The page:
it will be removed.
Dominican Colonel John W. A.
Garcia who motored to Port from
D C. in his big green police.driven
auto this week flew back to the
R. D. Saturday afternoon.
Katherine Dunham returned
from ten days in New York Sa-
turday. Miss Dunham it is said
will rehears her troupe in Paris
for her coming European tour.
'Lawyer Ceorge Leger flew home
from a trip to New York yester.
Miss Yvette Dhaiti, former Rey-
nolds Mining staffer and Adrien
Bance had the knot tied at Conak-
ry, New Republic of Guinea, on
The bride.elect left Port.au-Prin-
ce earlier this month to fly to the
African State for her marriage.
Lamy Camille, Haitian Consul
to Santiago de Cuba returned here
Raymond Moise flew
from D. C. yesterday.
Dr. Elmer Langlin and Monsieur
Montes returned from New York
Frack Ross of Saturday Even.
ing Post is the ace shutter-clicker
WELCOMES ITS MEMBERS TO HAITI
FOR YOUR CONVENIENCE:
At PORT-AU-PRINCE. -
HOTELS: Beau Rivage, Cas-
telhaiti, International Country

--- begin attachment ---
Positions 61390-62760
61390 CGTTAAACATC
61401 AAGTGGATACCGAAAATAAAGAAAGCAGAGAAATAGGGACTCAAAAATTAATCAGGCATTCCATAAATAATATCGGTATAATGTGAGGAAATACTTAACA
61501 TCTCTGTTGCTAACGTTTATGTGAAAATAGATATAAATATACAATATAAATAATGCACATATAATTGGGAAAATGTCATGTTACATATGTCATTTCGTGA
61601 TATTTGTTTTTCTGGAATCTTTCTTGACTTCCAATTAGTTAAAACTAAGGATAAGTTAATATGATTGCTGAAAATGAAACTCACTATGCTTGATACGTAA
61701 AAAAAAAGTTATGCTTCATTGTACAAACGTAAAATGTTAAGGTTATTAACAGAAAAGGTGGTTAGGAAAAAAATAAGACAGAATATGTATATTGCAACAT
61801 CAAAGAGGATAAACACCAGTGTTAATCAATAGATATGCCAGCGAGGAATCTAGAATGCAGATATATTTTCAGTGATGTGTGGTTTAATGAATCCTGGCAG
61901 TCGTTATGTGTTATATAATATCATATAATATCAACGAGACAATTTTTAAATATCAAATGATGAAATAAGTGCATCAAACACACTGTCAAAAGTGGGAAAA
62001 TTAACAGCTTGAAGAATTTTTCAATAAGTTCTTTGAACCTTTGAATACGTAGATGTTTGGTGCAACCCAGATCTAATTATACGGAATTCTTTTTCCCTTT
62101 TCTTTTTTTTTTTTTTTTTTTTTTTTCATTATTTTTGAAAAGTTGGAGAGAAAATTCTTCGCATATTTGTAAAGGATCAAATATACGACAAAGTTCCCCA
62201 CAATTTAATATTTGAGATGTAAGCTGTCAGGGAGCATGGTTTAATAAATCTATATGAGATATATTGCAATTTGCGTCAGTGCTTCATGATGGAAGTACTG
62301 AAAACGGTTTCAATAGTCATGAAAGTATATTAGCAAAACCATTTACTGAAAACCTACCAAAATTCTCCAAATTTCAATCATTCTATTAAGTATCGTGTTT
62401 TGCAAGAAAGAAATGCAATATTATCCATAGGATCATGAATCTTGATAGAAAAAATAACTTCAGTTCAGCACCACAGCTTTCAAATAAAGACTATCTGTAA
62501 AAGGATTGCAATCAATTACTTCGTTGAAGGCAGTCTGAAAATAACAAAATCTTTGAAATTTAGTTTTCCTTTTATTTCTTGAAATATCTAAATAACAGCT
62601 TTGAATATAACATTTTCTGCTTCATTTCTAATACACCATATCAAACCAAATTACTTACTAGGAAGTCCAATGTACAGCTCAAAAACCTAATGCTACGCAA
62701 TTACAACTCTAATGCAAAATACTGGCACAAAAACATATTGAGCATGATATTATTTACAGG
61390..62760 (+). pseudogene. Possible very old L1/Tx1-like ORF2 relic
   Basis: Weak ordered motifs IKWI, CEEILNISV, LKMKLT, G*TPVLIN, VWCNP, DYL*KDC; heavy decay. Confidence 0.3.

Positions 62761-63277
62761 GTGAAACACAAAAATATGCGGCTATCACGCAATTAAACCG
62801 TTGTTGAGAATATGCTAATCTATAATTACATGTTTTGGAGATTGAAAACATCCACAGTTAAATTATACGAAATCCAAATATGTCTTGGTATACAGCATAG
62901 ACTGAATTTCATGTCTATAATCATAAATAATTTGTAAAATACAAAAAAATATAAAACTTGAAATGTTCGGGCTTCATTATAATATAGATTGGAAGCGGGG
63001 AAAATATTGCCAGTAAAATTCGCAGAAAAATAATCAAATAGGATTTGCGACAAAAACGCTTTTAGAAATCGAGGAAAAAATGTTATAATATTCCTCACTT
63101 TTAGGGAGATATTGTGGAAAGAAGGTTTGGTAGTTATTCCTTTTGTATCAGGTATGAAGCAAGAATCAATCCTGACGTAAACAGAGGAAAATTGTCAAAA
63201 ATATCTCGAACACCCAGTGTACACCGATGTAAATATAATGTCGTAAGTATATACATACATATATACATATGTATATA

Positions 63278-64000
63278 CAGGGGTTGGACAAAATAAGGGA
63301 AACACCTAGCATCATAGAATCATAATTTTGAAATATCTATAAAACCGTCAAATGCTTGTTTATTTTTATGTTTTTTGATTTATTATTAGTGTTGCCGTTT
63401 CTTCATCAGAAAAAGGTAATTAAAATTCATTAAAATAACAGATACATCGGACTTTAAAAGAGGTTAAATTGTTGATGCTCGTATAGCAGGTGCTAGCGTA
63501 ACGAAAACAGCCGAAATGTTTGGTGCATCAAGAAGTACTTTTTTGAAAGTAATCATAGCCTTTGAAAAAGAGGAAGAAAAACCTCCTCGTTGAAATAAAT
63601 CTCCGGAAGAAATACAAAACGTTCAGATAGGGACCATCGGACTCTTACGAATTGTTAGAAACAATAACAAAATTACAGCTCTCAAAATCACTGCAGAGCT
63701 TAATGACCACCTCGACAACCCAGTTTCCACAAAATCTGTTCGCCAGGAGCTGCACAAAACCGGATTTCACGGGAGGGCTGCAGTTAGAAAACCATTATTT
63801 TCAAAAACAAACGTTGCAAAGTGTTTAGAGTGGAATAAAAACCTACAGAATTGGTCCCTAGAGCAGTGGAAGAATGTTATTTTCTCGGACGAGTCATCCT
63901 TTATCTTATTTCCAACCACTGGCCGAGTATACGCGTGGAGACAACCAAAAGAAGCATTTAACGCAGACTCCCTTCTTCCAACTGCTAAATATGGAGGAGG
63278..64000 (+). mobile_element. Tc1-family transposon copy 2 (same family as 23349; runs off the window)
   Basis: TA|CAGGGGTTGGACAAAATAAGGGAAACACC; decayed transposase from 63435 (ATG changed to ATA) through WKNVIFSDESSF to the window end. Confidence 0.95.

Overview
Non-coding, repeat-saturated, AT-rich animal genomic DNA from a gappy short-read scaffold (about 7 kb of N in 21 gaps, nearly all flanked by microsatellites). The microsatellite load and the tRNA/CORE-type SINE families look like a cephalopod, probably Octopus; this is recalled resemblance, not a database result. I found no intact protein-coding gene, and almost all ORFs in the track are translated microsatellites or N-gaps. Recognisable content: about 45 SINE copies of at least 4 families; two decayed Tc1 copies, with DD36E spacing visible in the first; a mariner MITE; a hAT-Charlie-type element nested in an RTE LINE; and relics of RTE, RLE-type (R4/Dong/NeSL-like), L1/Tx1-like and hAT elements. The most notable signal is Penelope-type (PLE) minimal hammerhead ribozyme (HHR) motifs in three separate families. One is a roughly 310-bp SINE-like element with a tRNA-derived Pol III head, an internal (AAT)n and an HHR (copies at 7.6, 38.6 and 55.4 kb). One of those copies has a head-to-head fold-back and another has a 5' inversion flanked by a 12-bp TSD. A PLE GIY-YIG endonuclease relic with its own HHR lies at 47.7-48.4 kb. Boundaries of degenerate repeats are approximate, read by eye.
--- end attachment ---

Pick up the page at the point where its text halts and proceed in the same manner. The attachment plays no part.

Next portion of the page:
Club, Sans Souci Hotel, Rivie-
ra Hotel Simbie Hotel, Hotel
Plaza, Hotel Splendid.
RESTAURANTS: Aux Co-
saques. Nobbe & Bondel, Savoy
GIFTS SHOPS: La Belle
Creole, Boite a Mupique (all
Haitian records), Canap6 Vert,
Fisher, Fritz Mews, Haitian
Craft (Airport). Maison Orien-
'tale, Marie Jeanne, Nanotte
(embroideries) Ramirez Shop,
Store Club and Tam-Tam.
NIGHT CLUBS: Casino In-
international And Cabane
FLOWER SHOPS: Tabou.
LIMOUSINE SERVICE and
SIGHTSEEING: He aux Tours
and Magic Island Tours.
Auto-Rentals U-Drive: Hertz
HOTELS: Hotel Choucoune,
Hotel Dambala. Hotel Ibo-L61i,
Hotel Montana. Hotel Vila
Cr6ole. Hotel Majestic. Le Per-
choir. Le Picardie, Rex Caf6.
AT CAP HAITIEN.-
HOTELS: Hostellerie du Roi
rCh-itonhe and Mont-Joli Ho-
tel U-Drive: Hertz System.
"hone: 38 P. O. BOX 364.
NOW ENJOY HI-FI
PHILCO TROPIC 103
INTERNATIONAL 6-BAND RADIO
Listen to the High-Fidelity brilliance of this Philco master model and
you'll thing you're in the studio, so keen and clear is every programme.